Our data shows a significant deficiency in the currently used DD cutoff point. Applying the age adjusted DD cutoff and testing the safety of a shifted threshold through a large multicenter prospective trial would help in reducing the amount of unnecessary CTPA scans. Such practice can potentially improve patient safety and hospital resources utilization.

Financial support and sponsorship


Conflicts of interest

There are no conflicts of interest.


1Silverstein MD, Heit JA, Mohr DN, Petterson TM, O'Fallon WM, Melton LJ 3rd. Trends in the incidence of deep vein thrombosis and pulmonary embolism: A 25-year population-based study. Arch Intern Med 1998;158:585-93.
2Goldhaber SZ, Visani L, De Rosa M. Acute pulmonary embolism: Clinical outcomes in the International Cooperative Pulmonary Embolism Registry (ICOPER). Lancet 1999;353:1386-9.
3Piazza G, Goldhaber SZ. Acute pulmonary embolism: Part I: Epidemiology and diagnosis. Circulation 2006;114:e28-32.
4Morris TA, Fedullo PF. Pulmonary Thromboembolism. In: Broaddus CV, Mason RJ, Ernst JD, King TE Jr, Lazarus SC, Murray JF, et al, editors. Murray & Nadel's Textbook of Respiratory Medicine. 6th ed. Philadelphia, PA: Elsevier Saunders; 2015. pp 1001-30.
5Agnelli G, Becattini C. Acute pulmonary embolism. N Engl J Med 2010;363:266-74.
6Brenner DJ, Hall EJ. Computed tomography--an increasing source of radiation exposure. N Engl J Med 2007;357:2277-84.
7Mitchell AM, Jones AE, Tumlin JA, Kline JA. Prospective study of the incidence of contrast-induced nephropathy among patients evaluated for pulmonary embolism by contrast-enhanced computed tomography. Acad Emerg Med 2012;19:618-25.
8Wells PS, Ginsberg JS, Anderson DR, Kearon C, Gent M, Turpie AG, et al. Use of a clinical model for safe management of patients with suspected pulmonary embolism. Ann Intern Med 1998;129:997-1005.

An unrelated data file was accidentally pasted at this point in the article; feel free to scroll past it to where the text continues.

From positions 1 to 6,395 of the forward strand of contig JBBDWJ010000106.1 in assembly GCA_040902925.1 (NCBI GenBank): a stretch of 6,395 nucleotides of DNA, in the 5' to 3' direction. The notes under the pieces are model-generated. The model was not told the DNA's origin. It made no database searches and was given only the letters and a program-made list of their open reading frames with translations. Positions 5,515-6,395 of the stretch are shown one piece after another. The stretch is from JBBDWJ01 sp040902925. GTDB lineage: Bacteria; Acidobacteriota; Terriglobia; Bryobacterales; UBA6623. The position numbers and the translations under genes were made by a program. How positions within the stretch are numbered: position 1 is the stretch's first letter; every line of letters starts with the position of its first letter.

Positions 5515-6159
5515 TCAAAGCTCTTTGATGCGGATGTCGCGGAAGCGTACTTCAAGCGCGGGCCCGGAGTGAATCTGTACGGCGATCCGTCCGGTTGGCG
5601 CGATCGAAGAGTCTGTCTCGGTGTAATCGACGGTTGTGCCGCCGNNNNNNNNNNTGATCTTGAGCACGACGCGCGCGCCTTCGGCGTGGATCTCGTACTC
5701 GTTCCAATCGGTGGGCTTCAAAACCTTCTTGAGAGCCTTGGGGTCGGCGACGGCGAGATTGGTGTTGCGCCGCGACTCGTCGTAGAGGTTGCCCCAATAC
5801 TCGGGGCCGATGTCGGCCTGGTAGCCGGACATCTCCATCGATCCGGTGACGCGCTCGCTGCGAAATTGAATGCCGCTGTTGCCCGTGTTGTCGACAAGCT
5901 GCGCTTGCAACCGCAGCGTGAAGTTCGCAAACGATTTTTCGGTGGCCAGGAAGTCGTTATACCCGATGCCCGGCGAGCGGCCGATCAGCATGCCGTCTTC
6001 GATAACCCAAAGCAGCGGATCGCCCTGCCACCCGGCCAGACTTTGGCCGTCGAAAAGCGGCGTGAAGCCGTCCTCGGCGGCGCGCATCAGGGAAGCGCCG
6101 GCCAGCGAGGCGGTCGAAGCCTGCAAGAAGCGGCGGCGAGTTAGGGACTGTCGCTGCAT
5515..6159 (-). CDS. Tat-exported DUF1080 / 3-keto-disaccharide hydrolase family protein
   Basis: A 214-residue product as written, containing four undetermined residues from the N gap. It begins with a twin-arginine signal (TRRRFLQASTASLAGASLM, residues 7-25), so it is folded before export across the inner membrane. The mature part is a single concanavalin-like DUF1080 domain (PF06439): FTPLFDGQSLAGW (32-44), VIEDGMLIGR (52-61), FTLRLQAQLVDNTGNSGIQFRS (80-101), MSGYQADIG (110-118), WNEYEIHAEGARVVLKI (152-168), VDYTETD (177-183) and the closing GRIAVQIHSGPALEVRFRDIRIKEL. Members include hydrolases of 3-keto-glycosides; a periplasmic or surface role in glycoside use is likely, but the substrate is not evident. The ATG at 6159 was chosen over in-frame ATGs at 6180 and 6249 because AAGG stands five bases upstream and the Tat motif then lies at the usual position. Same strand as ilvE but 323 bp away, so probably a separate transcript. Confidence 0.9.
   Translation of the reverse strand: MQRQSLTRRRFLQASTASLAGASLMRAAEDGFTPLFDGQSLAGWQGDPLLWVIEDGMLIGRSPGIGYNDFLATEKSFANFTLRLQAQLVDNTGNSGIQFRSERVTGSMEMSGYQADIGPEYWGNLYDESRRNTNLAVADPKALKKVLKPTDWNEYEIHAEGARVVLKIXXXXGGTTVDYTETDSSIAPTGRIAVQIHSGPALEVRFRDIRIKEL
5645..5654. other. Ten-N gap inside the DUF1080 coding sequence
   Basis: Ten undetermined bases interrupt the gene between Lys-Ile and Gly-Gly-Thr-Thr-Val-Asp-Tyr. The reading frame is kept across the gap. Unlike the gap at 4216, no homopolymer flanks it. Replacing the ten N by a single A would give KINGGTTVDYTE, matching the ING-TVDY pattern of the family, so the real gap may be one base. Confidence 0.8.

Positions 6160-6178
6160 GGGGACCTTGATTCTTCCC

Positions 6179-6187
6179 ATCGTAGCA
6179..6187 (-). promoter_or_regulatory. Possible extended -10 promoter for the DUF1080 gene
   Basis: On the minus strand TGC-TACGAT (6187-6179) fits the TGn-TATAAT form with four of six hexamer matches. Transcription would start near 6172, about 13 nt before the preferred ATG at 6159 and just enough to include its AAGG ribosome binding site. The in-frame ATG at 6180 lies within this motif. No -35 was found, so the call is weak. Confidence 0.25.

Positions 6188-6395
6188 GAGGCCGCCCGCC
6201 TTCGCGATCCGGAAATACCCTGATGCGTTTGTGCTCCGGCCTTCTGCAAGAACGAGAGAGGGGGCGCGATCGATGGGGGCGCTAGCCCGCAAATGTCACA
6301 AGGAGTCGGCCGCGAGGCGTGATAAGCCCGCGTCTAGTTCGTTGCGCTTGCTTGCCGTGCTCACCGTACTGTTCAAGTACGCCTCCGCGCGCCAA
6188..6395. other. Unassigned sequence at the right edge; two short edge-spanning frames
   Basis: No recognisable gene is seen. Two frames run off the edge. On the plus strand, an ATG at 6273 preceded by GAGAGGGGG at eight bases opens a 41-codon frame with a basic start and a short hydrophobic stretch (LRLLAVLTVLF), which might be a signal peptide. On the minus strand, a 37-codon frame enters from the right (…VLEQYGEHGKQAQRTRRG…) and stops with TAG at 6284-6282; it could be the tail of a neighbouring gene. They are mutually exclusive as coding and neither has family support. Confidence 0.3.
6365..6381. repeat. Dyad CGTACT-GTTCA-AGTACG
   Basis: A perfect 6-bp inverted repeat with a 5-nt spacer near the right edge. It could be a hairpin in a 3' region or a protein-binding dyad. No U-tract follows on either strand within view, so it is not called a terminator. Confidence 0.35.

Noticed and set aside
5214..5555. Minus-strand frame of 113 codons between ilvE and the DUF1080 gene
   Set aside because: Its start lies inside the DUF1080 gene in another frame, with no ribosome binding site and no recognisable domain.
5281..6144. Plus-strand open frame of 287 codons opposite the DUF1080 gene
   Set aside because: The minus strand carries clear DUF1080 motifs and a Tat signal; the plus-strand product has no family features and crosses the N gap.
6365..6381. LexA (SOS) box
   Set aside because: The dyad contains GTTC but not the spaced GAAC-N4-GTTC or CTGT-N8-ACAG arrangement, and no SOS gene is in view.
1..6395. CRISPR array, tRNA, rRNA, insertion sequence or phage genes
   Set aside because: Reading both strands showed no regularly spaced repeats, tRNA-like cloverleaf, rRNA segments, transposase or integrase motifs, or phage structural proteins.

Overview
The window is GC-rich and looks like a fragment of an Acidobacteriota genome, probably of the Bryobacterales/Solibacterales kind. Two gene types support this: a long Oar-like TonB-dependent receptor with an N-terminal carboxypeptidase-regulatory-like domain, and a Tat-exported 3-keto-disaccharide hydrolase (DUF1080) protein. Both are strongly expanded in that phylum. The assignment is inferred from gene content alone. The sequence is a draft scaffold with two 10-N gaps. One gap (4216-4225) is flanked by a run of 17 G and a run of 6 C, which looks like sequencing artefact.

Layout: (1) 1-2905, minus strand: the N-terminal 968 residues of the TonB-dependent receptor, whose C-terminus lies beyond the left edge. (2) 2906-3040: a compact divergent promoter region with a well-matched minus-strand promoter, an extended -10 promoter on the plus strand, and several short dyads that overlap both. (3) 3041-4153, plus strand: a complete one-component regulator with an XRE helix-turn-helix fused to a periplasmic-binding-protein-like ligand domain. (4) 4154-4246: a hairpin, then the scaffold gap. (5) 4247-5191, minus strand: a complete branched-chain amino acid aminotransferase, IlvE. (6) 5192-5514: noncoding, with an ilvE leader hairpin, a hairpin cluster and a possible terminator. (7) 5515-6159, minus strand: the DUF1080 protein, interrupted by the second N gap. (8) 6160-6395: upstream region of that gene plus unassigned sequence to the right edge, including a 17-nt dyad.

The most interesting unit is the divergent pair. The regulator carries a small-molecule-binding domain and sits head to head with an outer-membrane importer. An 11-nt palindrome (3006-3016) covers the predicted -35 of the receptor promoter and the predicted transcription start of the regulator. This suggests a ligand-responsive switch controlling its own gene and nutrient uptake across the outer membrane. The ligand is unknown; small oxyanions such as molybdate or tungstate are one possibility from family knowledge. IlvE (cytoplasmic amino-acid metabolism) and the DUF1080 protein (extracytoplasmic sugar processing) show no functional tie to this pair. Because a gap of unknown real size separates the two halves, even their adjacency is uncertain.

9Wells PS, Anderson DR, Rodger M, Stiell I, Dreyer JF, Barnes D, et al. Excluding pulmonary embolism at the bedside without diagnostic imaging: Management of patients with suspected pulmonary embolism presenting to the emergency department by using a simple clinical model and d-dimer. Ann Intern Med 2001;135:98-107.
10Wells PS, Anderson DR, Rodger M, Ginsberg JS, Kearon C, Gent M, et al. Derivation of a simple clinical model to categorize patients probability of pulmonary embolism: Increasing the models utility with the SimpliRED D-dimer. Thromb Haemost 2000;83:416-20.
11Le Gal G, Righini M, Roy PM, Sanchez O, Aujesky D, Bounameaux H, et al. Prediction of pulmonary embolism in the emergency department: the revised Geneva score. Ann Intern Med 2006;144:165-71.
12Adam SS, Key NS, Greenberg CS. D-dimer antigen: Current concepts and future prospects. Blood 2009;113:2878-87.
13Tripodi A. D-dimer testing in laboratory practice. Clin Chem 2011;57:1256-62.
14D-Dimer, Plasma; Clinical and Interpretive. Mayo Clinic Medical Laboratories Website. [Last accessed on 2017 Apr 15].
15Bounameaux H, Cirafici P, de Moerloose P, Schneider PA, Slosman D, Reber G, et al. Measurement of D-dimer in plasma as diagnostic aid in suspected pulmonary embolism. Lancet 1991;337:196-200.
16Kabrhel C, Mark Courtney D, Camargo CA Jr, Plewa MC, Nordenholz KE, Moore CL, et al. Factors associated with positive D-dimer results in patients evaluated for pulmonary embolism. Acad Emerg Med 2010;17:589-97.
17Righini M, Van Es J, Den Exter PL, Roy PM, Verschuren F, Ghuysen A, et al. Age-adjusted D-dimer cutoff levels to rule out pulmonary embolism: The ADJUST-PE study. JAMA 2014;311:1117-24.
18Raviv B, Israelit SH. Shifting up cutoff value of d-dimer in the evaluation of pulmonary embolism: A viable option? Possible risks and benefits. Emerg Med Int 2012;2012:517375.
19Vossen JA, Albrektson J, Sensarma A, Williams SC. Clinical usefulness of adjusted D-dimer cut-off values to exclude pulmonary embolism in a community hospital emergency department patient population. Acta Radiol. 2012;53:765-8.
20Prologo JD, Gilkeson RC, Diaz M, Asaad J. CT pulmonary angiography: A comparative analysis of the utilization patterns in emergency department and hospitalized patients between 1998 and 2003. AJR Am J Roentgenol 2004;183:1093-6.
21Weir ID, Drescher F, Cousin D, Fraser ET, Lee R, Berman L, et al. Trends in use and yield of chest computed tomography with angiography for diagnosis of pulmonary embolism in a Connecticut hospital emergency department. Conn Med 2010;74:5-9.
22Donohoo JH, Mayo-Smith WW, Pezzullo JA, Egglin TK. Utilization patterns and diagnostic yield of 3421 consecutive multidetector row computed tomography pulmonary angiograms in a busy emergency department. J Comput Assist Tomogr 2008;32:421-5.